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Businesses defer hope to 2021 as spiritus animalis deteriorates

A vintage philosophy from ancient British economist, John Myanard Keynes who pioneered the use of animal spirits, or originally spiritus animalis in Latin, metaphor into the business literature 84 years ago by looking at human behavior in connection with economics, gets a bright reincarnation today.

Bank of Botswana on a quarterly basis offers Business Expectations Survey (BES) – a research which collects information on the domestic business communitys perceptions about the prevailing state of the economy and prospects, hence resembling the Keynes school of thought.

The current economic status involving Botswana and the globe moves governments to borrow a leaf from the father of macroeconomics, Keynes. COVID-19 forces governments into emphasizing the Keynesian economics as demand and supply is now determined by a pandemic which has affected business and consumer confidence across the globe.

According to the March BES, which is the latest offering by the central bank, the dwindling business confidence which was recorded in the last quarter of 2019 was carried onto the first months of 2020 as firms approaches the current COVID-19 economic with less optimism.

March BES which was done for the first quarter of 2020, the time when COVID-19 was declared a pandemic by WHO, paints a gloomy picture on the business confidence in this country. March is the same period when Botswana registered its first corona virus cases, forcing a declaration of a 28 lockdown which put most part of the economic activity on chains.

According to BES report of March, the results suggest that firms were less optimistic about economic activity in the first quarter of 2020 compared to the fourth quarter of 2019. Businesses which were surveyed expected a decrease in exports and imports of goods and services; production; sales; stocks; profitability; and investment in buildings, vehicles and equipment in the first quarter of 2020.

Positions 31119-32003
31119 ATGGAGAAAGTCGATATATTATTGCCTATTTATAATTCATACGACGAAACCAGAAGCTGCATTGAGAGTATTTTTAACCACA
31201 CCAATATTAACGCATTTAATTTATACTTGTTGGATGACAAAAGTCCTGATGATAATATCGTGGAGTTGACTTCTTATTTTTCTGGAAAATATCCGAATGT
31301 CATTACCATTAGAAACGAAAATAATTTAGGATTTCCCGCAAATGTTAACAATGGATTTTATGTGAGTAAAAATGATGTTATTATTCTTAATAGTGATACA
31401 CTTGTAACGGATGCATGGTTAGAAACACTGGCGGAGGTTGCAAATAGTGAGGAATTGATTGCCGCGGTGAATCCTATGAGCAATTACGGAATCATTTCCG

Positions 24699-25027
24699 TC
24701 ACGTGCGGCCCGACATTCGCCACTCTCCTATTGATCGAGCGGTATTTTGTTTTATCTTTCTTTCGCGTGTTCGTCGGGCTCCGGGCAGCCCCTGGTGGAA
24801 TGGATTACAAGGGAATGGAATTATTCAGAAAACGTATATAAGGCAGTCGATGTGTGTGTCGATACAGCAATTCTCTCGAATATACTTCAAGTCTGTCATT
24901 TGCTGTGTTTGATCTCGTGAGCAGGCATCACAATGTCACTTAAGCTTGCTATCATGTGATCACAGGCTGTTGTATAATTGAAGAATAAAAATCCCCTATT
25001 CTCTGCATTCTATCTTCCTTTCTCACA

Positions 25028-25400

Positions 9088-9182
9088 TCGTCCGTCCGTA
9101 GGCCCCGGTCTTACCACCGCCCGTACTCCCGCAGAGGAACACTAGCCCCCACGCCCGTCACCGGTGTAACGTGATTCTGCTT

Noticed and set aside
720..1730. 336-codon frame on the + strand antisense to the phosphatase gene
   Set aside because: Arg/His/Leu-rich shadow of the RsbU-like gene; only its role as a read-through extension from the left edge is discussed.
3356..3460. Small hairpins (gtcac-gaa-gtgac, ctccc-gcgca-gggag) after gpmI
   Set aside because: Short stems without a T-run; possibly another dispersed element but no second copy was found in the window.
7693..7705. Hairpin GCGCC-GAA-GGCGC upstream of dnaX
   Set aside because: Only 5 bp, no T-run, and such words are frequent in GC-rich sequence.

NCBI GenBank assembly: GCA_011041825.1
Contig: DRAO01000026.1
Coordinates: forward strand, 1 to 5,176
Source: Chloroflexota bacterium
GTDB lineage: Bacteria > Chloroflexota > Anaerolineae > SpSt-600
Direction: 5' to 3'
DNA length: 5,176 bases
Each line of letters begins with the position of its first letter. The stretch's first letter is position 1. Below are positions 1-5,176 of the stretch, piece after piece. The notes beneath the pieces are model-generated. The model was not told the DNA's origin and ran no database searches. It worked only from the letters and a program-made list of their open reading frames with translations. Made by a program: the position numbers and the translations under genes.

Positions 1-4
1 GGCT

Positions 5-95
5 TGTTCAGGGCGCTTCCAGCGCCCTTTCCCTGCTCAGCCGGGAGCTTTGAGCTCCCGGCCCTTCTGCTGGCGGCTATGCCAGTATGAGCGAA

Overall, businesses expected a decrease in exports and imports of goods and services; production; sales; stocks; profitability; and investment in buildings, vehicles and equipment in the first quarter of 2020, said the recent BES report.

The recent BES is a product of the survey carried out in the first quarter of 2020, covering the first quarter of 2020 (Q1:2020 – the current period); the second quarter of 2020 (Q2:2020); and the twelve-month period (M12) from April 2020 – March 2021 (Q2:2020- Q1:2021). The central bank reminded that the survey was conducted at the time when the coronavirus (Covid-19) that was first reported in Wuhan (China) began to spread rapidly across the globe and was later declared a pandemic by the World Health Organization (WHO).

The current survey whose response rate is 77 percent down from 82 percent recorded in the December 2019 survey looked at 100 businesses from eight economic sectors, namely: agriculture; mining; manufacturing; water and electricity; construction; trade, hotels and restaurants; transport and communications; and finance and business services.

The response rate reduced because firms who were surveyed either took time to respond or did not respond because they were on March lockdown. According BES the mining and quarrying sector will be hard hit because its business predominantly targets the export market which makes firms in the sector less optimistic about economic growth prospects over the survey horizon.

This is consistent with the unfavourable market conditions, especially with respect to the diamond industry, occasioned by, among others, weaker global demand for rough diamonds associated with the US-China trade war and the interruption of trading due to the outbreak of the Coronavirus pandemic, said the Bank of Botswana survey on domestic business confidence.